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While I was learning Binary search tree(Balanced and unbalanced), I come up with questions which I need to resolve:

  1. If I construct a Binary search tree(Not necessary to be balanced) , using n elements then what is the total time complexity for tree construction ?

  2. If an AVL tree is constructed from n elements then what is the time complexity to contruct that AVL tree ?

Should it be more than nlog(n) ? because we need lots of rotation for AVL tree construction .

I know that insertion and deletion operation in AVL tree will be of log(n) order(same is true if binary search tree constructed with random elements has log(n) height).

But I need to know about overall tree construction cost and how it varies as I need to use balanced search tree for sorting purpose .

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1) O(n) 2) nlog2(n) –  Grijesh Chauhan Jul 13 '13 at 11:17
1. average case: O(nlgn) ; worst case: O(n*n) 2. O(nlgn) –  johnchen902 Jul 13 '13 at 11:24
@delnan I can't get you. –  johnchen902 Jul 13 '13 at 14:14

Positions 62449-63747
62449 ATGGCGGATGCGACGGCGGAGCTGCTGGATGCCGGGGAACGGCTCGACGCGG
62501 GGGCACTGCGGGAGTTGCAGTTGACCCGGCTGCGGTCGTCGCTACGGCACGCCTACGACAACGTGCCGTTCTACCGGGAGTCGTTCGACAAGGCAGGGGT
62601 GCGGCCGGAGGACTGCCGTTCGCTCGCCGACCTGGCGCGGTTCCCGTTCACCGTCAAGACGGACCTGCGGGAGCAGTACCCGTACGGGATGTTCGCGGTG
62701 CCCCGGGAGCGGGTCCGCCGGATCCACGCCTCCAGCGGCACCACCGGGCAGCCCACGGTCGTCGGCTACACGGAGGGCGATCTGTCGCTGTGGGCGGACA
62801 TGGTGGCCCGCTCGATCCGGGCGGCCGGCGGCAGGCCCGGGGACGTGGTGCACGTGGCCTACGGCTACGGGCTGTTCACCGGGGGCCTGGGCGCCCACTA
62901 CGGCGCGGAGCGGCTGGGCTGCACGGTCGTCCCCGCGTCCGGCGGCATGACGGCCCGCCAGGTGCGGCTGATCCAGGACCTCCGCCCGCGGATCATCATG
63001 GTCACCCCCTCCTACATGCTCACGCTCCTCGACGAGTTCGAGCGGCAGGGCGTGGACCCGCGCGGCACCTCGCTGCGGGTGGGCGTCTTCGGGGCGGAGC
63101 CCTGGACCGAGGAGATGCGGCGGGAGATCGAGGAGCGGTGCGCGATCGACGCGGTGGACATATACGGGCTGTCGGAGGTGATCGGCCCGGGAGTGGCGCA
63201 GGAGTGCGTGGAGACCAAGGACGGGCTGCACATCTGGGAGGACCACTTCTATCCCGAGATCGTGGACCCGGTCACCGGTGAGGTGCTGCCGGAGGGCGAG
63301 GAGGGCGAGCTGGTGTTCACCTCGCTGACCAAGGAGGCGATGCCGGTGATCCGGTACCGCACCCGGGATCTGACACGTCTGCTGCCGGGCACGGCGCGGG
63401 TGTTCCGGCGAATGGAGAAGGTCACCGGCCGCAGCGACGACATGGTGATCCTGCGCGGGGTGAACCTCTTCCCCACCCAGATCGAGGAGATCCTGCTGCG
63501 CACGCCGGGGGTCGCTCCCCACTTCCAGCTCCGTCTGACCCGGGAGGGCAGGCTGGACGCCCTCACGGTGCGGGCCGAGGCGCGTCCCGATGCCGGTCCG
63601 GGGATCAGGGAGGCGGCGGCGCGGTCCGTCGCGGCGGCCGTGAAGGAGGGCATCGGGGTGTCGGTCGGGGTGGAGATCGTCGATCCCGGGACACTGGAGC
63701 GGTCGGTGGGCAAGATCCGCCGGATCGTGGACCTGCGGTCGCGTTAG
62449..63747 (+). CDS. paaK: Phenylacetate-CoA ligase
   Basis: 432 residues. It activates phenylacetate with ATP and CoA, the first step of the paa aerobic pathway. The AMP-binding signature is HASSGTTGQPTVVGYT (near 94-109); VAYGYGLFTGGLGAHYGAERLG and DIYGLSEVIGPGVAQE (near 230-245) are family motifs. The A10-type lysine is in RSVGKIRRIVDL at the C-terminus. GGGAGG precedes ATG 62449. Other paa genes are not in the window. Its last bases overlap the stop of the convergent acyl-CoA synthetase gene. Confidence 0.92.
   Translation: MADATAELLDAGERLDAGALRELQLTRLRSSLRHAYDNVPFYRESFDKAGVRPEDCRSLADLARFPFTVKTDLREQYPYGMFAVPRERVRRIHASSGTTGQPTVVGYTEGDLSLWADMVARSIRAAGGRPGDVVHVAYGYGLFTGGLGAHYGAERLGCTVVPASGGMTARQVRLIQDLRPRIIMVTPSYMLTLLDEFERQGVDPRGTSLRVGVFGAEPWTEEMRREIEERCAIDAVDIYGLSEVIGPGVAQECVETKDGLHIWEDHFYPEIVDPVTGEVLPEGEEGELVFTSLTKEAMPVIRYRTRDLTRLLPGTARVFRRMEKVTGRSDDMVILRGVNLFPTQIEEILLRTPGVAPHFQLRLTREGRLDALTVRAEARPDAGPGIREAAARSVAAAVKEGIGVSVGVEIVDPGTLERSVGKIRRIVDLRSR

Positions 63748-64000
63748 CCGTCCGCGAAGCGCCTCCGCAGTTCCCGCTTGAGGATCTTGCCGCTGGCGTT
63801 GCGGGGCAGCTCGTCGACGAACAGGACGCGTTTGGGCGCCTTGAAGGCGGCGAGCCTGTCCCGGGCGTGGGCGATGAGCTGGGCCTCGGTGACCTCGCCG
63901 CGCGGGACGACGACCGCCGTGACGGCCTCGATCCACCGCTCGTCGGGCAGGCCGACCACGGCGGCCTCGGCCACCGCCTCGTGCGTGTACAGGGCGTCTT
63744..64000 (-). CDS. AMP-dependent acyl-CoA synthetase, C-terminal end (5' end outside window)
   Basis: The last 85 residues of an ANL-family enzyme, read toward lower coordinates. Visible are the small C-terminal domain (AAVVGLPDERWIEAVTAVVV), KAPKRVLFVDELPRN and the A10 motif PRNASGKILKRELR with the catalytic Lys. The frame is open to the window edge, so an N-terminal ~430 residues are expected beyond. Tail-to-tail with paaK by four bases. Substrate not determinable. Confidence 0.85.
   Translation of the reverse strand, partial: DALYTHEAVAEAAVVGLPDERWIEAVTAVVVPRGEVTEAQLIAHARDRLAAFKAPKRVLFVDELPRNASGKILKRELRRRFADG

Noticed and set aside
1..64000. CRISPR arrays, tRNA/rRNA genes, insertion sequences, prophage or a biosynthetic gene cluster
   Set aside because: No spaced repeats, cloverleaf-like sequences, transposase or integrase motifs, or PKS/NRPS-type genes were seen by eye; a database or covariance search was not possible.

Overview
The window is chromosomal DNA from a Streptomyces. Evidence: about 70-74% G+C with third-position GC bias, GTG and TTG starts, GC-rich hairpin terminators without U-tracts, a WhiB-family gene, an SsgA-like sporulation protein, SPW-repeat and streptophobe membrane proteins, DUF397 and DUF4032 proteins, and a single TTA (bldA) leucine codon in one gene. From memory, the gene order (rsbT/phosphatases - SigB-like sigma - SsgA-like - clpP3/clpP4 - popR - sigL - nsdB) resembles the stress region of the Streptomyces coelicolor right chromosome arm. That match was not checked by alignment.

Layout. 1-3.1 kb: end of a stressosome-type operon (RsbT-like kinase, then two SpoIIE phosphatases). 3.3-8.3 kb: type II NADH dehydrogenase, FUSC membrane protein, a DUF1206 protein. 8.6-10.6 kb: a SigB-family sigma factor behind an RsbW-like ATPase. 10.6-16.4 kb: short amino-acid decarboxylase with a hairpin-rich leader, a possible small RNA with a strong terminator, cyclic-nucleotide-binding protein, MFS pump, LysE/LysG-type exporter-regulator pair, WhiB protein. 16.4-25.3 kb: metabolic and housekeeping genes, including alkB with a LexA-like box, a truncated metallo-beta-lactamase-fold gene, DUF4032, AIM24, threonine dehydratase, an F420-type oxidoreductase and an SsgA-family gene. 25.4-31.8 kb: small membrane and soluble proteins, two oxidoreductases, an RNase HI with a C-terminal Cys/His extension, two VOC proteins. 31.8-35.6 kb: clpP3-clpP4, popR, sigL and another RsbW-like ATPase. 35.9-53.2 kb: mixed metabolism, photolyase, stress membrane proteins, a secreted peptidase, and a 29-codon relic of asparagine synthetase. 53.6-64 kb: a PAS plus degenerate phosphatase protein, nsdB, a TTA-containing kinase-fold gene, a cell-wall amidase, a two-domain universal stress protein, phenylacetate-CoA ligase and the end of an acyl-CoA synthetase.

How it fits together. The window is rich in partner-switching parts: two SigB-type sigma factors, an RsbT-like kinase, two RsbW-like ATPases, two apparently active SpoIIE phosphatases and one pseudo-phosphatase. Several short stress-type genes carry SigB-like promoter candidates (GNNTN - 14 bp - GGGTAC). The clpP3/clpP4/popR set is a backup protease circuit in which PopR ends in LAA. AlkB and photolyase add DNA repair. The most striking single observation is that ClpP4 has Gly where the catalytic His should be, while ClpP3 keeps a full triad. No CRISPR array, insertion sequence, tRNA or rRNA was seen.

2 Answers 2

up vote 2 down vote accepted
  1. It can be proven that the expected height of a BST satisifies E[Xn] <= 3 log n + O(1), so the expected time is O(n log n). The worst case is still O(n^2), e.g. if the input is sorted.
  2. O(n log n) because the amount of rotations for every added element is O(1).
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Let us start with constructing an AVL tree. To create a tree you have to insert n elements in it. To insert the element in a balanced tree you need log(n). Therefore you end up with O(n*log(n)).

Coming back to a regular BST. It is counter-intuitive, but it depends how do you construct this tree. If you do not know all the elements of BST in advance (online algorithm) then you have to insert each of n elements one after another. If you are extremely unlucky, the complexity of insert is O(n) and thus it deteriorates to O(n^2).

Notice that this situation is highly unlikely, but still possible.

But you can still achieve O(nlog(n)) if you know all the elements in advance. You can sort them O(nlog(n)) and then insert the elements in the following order. Take the middle element and insert it as a root, then recursively do the same for both parts that are left. You will end up creating balanced BST, inserting n elements using log(n).

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